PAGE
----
Making the Invisible, Visible.
Sixty First Productions partnered with the Museum of Food and Drink (MOFAD) and the Museum of Chinese in America (MOCA) to premiere this episode of First Stop on the 7.
First Stop on the 7 is a documentary series that explores what it means to be an immigrant entrepreneur in New York City today. The series highlights the personal stories of restaurant owners and the hurdles they've overcome to find success. This episode features Joe Rong, owner of Joe's Steam Rice Roll, a hole in the wall food stall selling authentic rice rolls in Flushing, Queens.
From the most culturally diverse borough on the planet, we bring you stories from the streets. Stories of immigrants, hustlers, entrepreneurs and real New Yorkers.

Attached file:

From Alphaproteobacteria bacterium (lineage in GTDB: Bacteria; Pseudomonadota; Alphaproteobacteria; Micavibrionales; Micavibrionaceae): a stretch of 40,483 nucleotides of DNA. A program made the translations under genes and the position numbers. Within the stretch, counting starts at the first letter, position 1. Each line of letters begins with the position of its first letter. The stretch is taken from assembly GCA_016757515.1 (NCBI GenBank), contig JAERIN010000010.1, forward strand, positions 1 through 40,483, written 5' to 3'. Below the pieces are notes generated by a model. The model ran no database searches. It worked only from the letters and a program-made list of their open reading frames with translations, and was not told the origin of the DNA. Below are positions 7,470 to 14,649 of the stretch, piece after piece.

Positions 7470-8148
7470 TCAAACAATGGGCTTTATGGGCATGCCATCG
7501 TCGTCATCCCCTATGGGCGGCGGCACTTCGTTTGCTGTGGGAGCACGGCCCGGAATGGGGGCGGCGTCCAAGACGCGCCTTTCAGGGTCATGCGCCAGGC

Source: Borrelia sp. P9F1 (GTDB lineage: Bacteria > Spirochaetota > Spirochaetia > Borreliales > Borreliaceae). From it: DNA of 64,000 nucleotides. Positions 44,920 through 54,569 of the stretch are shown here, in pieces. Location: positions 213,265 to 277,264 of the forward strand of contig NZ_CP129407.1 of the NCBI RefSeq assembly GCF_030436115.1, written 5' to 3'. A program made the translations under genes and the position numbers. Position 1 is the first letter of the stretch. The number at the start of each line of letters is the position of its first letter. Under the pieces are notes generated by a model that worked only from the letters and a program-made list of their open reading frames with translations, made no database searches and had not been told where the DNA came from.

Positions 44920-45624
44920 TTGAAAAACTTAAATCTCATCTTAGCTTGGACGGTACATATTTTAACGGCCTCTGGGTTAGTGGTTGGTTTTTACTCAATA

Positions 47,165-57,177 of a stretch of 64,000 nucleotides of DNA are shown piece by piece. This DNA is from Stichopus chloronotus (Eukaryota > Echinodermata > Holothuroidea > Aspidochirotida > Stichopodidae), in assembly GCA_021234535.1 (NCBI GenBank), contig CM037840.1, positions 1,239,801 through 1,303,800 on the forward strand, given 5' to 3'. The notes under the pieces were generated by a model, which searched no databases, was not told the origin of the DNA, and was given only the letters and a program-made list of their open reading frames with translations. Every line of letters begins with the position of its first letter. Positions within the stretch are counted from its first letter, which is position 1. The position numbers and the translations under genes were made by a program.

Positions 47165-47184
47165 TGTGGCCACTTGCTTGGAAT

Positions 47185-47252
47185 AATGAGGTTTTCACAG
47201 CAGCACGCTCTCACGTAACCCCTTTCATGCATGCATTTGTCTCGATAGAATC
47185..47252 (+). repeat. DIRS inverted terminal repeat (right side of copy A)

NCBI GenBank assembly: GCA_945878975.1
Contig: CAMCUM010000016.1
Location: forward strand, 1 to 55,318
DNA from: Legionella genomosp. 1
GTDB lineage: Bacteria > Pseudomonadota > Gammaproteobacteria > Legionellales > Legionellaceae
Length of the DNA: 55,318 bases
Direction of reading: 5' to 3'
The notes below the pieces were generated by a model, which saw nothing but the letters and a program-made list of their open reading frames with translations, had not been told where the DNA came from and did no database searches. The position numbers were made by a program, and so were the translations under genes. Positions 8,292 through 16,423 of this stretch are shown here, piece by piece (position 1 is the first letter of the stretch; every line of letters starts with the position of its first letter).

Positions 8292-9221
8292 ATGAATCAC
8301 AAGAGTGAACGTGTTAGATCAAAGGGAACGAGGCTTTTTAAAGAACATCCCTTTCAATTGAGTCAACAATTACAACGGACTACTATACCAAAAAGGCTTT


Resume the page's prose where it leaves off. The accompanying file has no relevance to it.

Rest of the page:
The outskirts of a metropolis are often neglected, however, on the peripheral, is where you’ll find thriving or withering communities of immigrants, hustlers, entrepreneurs and the working class. These stories are the backbone of our communities and our culture.
Our mission is to make the invisible, visible.
“Kubrick had a really small crew,” Anderson said.
“I asked him, ‘Do you always work with so few people?’
He gave me a look and said, ‘Why? How many people do you need?’
I felt like such a Hollywood asshole.”
- Paul Thomas Anderson's encounter with Stanley Kubrick on the set of Eyes Wide Shut.
We're a small team.